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The Dead Deal Autopsy: 19 Questions To Ask When Conducting A Lost Deal Analysis

The Anatomy Of A Lost Deal Analysis

Your salesperson gets word from a prospect that they bought from your competitor. It happens.

You can just get P.O.’d or you can reach out to the buyer to determine what went wrong to perform a lost deal analysis with your salesperson. Maybe you do both. I’m going to recommend you don’t do both at the same time, though…

At any rate, in my experience, most salespeople hesitate to reach out to prospects to do a lost deal analysis to determine what they could have done better in the sales interaction.

Maybe because doing a lost deal analysis isn't a commissionable activity. Maybe they’re worried they’ll get negative feedback that will feel too “personal.” Maybe they simply don't care about doing a lost deal analysis. Maybe it’s because they already know why they lost.

The important thing for a sales manager, though, is to find out for yourself.

A prospect who bought from your competitor can be a phenomenal resource to use to do a lost deal analysis. You can also gain some valuable insight into marketplace perception of your product, service or company.

It can be difficult to get a buyer who went away to spend time with you; however, I've been surprised at how many people will actually be willing to spend a little time on the phone chatting about their sales interaction.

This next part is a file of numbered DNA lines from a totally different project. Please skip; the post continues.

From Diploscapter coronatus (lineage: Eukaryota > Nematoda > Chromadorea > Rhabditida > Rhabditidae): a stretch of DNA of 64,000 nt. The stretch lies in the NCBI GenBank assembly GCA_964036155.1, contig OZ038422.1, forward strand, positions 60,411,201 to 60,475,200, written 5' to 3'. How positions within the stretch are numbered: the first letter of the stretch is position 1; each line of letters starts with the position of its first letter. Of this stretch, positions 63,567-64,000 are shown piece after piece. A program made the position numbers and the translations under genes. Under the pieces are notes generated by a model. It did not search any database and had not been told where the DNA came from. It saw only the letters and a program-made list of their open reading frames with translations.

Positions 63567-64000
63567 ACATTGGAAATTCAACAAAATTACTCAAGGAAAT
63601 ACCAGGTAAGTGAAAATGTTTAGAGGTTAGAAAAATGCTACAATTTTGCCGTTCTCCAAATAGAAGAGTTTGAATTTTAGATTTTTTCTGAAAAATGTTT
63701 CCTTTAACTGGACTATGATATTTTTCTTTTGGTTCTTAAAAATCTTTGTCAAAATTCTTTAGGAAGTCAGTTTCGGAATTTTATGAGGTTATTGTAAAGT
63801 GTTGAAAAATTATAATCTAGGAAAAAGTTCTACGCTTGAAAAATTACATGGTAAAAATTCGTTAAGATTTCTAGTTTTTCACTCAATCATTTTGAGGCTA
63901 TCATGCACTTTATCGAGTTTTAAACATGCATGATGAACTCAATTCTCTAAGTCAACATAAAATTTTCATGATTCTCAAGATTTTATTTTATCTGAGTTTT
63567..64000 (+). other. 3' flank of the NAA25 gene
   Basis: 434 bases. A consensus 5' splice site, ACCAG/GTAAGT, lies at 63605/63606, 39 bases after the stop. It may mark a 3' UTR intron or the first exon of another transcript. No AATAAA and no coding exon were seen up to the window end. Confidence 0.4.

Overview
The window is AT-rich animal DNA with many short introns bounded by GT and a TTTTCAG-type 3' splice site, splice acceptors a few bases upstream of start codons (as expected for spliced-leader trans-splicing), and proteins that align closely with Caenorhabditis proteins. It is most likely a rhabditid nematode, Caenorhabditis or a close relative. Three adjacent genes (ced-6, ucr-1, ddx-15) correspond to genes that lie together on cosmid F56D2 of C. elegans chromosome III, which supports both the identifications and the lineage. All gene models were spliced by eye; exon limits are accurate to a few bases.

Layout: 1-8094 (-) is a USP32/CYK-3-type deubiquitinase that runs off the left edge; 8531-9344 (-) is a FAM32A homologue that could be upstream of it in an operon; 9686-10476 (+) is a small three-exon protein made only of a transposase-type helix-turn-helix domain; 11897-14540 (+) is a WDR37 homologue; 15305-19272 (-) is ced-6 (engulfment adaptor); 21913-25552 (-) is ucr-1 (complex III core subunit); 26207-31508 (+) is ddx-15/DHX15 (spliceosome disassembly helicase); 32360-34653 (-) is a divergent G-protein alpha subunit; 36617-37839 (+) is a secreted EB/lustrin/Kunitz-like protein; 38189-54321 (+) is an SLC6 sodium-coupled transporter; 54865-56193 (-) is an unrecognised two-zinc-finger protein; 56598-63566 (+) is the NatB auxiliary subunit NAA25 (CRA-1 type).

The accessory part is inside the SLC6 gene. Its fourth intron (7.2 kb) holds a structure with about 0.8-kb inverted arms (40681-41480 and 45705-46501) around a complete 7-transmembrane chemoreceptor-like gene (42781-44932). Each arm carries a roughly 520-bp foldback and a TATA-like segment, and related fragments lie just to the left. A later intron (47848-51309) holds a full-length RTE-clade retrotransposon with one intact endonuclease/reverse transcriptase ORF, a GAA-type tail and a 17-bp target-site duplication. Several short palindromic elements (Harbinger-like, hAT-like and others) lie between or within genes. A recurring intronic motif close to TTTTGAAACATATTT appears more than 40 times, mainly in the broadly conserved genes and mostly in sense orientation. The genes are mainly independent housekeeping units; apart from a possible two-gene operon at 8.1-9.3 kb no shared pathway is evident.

Use the list below as a starting point to develop questions specific to your competitive environment, product, service, marketplace, sales cycle, etc.  in short, this is your guide to conducting a lost deal analysis.

19 Questions To Guide A Lost Deal Analysis Conversation

  1. How did you become aware of our company in the first place?
  2. What did your vendor sourcing process look like?
  3. What was the one, single reason you decided not to buy from us?
  4. What did we do to earn the right to proceed as far as we did in your buying process?
  5. Do you feel as though you were given a clear understanding of our company, what we stand for, and how we could help you?
  6. What was most confidence-inspiring about our company? The least confidence-inspiring?
  7. What was your first interaction with our sales rep like?
  8. Did the salesperson clearly articulate our value proposition?
  9. If applicable, was the sales experience in line with your expectations?
  10. What did the salesperson do well? What could our salesperson have done better?
  11. Was the salesperson adequately prepared for the call? Why do you feel that way?
  12. Did the salesperson have information readily available on your website or other publicly available source of information?
  13. Did the salesperson ask thoughtful, strategic questions about the business impact of our product or service?
  14. Did you feel that the salesperson’s recommendation was on target? Why or why not?
  15. What, if any, testimonials, references, trials, etc. did the sales rep offer you?
  16. At the end of each interaction, did the salesperson ask about next steps? If not, what did he or she do?
  17. What did our competitor offer that we didn't, which compelled you to go in another direction?
  18. If you were managing this sales rep, what would you tell him or her as being the reason you bought from the competition?
  19. Is there anything else you’d like to share?

Now, I’m not suggesting that you ask all or only these questions. I’m thinking that this will help guide the conversation(s) you should be having.

Have other ideas about questions to ask? Share them below in the comments.

- Good Selling